In biology, as in physics, indeterminism is characterised by a failure to understand the relation between the general and the particular. The particular, the individual, the qualitative specificum, its uniqueness and irrepeatability is emphasised and the general is transformed into an illusion or at best portrayed as subjective. Such a methodological attitude leads to the denial of general laws, or else tiese laws are degraded to something subjective, relative, the product of logic. Organic processes are regarded as spontaneously originating in themselves and one of the arguments adduced in proof thereof is the periodicity of the appearance of life. Indeterminism in its most varied forms replaces causation, and we reach Verworn's conditionalism, not far removed from Machism, which replaces the explanation, the discovery of the nature of a process by a description of its conditions, its causal connections, by functional relations.

Vitalism comes into the same category, for it too denies causation in favour of teleology, or at least places limits upon it. Thus, for example, Driesch writes in the Biologisches Zentralbratt, 1927: " In the inorganic sphere we can make predictions if the instantaneous constellation, instantaneous velocity and fundamental law are fully known; we cannot do this in biology." Indeterminism in present day physics has exerted a powerful influence upon biology; this is shown very clearly in Bertalanffy's articles which put forward finality and teleology as against causality and the law of the conservation of energy. It is significant that both indeterminism, which denies prediction, and fatalism which in principle does not exclude it, though in fact depriving it of any significance since, by that theory, the course of events is absolutely determined beforehand and cannot be changed, are closely allied from the point of view of the theory of knowledge. Thus, for example, Eimer's orthogenesis and Berg's nomogenesis, permit predictions of further developments, which does not, however, deprive either of its vitalist character. On the other hand emergent evolution, the Gestalt theory etc. which have a vitalist character, maintain that evolution is quite unpredictable, indecomposable and cannot be traced back to its origin. Thus absolute necessity falls into line with absolute chance.

In biology, the greatest interest, from the methodological point of view, attaches to that variety of indeterminism, expressed in the form of statistiscal regularity, which dates back to the time of Quetelet, who laid the foundations for statistics of variation. In the works of Quetelet, as of Dalton, and particularly of the biometrical school of Pearson which has given mathematical form to these laws, statistical regularity means nothing but the admission that dynamic laws and, in particular, their chief factor, conditionality, do not suffice, that is, the factor of chance is recognised. It should be pointed out, however, that statistical laws, which were worked out in reaction against the mechanistic character of dynamic regularity, against the denial of quality, do themselves to a certain extent repeat the same mechanistic error: soon everything became a matter of quantity, of the average, of the purely formal enumeration of external circumstances, while the inner connections and the structure of processes were ignored and often distorted, as, for example, in Galton's famous laws.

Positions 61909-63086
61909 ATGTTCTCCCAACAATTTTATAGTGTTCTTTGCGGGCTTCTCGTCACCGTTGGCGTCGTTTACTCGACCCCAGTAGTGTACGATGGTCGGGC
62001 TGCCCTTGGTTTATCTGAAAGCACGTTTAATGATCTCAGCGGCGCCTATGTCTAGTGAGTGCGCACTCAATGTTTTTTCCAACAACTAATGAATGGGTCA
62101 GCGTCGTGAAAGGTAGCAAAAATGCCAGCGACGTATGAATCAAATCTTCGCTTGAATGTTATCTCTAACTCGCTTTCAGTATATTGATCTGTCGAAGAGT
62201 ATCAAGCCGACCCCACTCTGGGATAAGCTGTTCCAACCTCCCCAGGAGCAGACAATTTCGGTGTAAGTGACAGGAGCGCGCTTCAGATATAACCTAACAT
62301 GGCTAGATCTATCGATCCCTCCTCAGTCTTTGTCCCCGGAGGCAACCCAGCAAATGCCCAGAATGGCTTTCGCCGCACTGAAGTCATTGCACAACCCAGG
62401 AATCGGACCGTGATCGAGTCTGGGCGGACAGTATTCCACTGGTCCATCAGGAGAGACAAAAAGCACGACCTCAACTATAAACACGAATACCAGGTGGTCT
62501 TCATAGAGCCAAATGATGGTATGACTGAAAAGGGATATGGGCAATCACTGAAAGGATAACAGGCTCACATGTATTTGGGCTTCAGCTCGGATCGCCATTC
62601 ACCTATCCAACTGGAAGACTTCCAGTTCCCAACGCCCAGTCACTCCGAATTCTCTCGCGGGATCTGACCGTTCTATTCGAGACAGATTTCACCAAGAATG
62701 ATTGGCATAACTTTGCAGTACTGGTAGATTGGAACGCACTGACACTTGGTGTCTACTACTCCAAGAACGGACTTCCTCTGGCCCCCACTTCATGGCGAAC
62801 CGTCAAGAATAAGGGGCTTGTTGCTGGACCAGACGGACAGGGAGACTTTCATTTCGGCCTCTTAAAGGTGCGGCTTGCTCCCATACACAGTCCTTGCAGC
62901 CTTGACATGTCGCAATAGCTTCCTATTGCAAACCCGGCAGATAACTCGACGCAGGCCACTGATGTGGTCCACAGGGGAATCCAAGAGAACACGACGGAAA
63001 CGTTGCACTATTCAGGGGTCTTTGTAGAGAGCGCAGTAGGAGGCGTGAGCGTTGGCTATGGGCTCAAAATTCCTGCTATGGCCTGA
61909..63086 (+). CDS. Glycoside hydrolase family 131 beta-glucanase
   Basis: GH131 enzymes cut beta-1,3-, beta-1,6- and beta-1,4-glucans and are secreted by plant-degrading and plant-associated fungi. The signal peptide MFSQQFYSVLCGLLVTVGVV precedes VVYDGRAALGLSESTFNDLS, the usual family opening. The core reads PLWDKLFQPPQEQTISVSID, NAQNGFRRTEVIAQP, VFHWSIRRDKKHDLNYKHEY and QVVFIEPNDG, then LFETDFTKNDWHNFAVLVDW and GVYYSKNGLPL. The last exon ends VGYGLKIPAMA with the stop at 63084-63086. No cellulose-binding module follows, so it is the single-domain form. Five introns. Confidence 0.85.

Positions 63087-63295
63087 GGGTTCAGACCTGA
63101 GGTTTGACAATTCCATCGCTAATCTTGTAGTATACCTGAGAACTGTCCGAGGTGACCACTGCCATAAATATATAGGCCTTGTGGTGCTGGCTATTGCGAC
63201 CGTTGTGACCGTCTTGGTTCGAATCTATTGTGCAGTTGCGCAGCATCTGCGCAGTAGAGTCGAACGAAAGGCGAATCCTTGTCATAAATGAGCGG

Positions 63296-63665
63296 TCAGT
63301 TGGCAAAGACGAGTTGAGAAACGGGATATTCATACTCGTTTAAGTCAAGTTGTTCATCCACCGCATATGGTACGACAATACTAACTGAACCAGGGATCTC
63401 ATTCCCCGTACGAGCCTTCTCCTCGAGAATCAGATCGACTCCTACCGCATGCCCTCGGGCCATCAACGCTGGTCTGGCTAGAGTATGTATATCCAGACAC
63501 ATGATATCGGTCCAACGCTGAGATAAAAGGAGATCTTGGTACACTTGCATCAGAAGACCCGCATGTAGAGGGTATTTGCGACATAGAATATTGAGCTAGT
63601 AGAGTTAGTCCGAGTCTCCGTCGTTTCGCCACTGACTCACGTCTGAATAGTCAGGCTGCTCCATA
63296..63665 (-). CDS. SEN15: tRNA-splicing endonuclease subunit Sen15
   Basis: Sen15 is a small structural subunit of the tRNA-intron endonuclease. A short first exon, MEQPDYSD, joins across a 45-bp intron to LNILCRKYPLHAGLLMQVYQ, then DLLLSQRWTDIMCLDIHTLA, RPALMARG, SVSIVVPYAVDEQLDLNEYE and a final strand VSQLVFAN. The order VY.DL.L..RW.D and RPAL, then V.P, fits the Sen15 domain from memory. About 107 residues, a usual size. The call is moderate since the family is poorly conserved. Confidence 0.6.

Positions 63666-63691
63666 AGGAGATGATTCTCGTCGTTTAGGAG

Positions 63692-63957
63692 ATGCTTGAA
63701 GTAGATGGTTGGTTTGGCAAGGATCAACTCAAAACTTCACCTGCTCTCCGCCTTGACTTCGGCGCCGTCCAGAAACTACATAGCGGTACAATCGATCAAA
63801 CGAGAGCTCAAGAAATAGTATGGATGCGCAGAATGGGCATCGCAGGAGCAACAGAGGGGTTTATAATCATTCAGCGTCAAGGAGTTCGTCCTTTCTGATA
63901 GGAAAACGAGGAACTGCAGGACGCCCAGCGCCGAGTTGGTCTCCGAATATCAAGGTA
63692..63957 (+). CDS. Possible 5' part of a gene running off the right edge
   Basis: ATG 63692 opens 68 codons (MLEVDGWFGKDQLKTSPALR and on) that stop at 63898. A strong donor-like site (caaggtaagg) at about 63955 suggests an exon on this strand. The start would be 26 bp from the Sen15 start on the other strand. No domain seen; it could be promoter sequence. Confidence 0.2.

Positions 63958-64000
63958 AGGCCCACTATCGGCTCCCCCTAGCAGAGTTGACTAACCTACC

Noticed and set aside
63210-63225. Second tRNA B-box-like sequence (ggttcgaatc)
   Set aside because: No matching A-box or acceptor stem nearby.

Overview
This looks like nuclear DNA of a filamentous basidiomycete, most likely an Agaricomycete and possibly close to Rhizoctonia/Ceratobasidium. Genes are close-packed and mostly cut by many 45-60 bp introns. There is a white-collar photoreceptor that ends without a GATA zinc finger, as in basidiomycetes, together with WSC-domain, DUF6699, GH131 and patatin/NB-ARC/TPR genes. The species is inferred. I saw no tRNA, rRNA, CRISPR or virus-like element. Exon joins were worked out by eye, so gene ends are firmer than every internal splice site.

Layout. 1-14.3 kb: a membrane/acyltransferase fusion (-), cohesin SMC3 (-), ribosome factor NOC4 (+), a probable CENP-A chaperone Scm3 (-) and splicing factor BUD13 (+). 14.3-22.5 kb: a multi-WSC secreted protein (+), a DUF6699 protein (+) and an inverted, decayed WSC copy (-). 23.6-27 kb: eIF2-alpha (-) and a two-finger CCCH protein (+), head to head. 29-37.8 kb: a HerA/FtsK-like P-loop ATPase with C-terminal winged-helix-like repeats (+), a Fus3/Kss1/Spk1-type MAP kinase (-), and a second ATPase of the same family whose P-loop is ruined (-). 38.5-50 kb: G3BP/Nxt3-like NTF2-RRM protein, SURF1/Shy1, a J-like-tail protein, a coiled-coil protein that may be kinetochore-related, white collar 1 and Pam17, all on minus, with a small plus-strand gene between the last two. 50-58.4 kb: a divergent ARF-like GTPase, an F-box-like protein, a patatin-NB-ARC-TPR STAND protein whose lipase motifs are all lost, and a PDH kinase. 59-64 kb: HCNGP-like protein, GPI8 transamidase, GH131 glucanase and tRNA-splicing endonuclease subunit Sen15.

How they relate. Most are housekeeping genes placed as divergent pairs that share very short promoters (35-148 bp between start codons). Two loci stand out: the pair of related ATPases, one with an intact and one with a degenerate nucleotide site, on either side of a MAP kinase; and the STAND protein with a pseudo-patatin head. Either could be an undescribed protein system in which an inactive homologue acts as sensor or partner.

The solution of the problem lies in the synthesis of both forms of regularity, each of which is merely a factor of the other: in reality the two exist in an internally contradictory unity, inherent in each process, each movement of matter; it is precisely their inter-penetration and struggle that embody the immanent development of matter; the mathematical expression of these laws is not adequate to reality; hence it follows that the knowledge which is based only on dynamic, or alternatively only on statistical regularity, is certain to be incomplete, one-sided, approximate and if it claims to comprehend the whole of reality, it will also be unscientific. That is why Marx, who discovered the essential laws of capitalist production, and in doing so abstracted supply and demand, declared that these laws " only operate in an extremely intricate and approximate fashion, as the average, impossible to determine accurately, of eternal fluctuations, as the prevailing tendency." (Capital. Vol. III. Chapter 9). The natural sciences to-day, convulsed by the problem of reconciling the corpuscular and the wave theory of light and matter, of reconciling continuity and discontinuity, can find a way out of this blind alley only with the aid of materialist dialectics, with its conception of every law as a unity of the inter-penetration and struggle of contradictions.

The protracted and painful labour through which the natural sciences to-day are giving birth to dialectical materialism strengthens our conviction that without the midwife of history, the revolution, the matter will not proceed, that it is only the new generation of proletarian investigators of nature, liberated from the ideological slavery of capitalism, that will finally destroy the old traditions of metaphysical methodology that now hamper science; for the essential reason that prevents the bourgeois investigator of nature, the spontaneous materialist, from recognising dialectics and which, even in the period of capitalist decline, urges him towards idealism, is his close association with the ruling class and their ideology.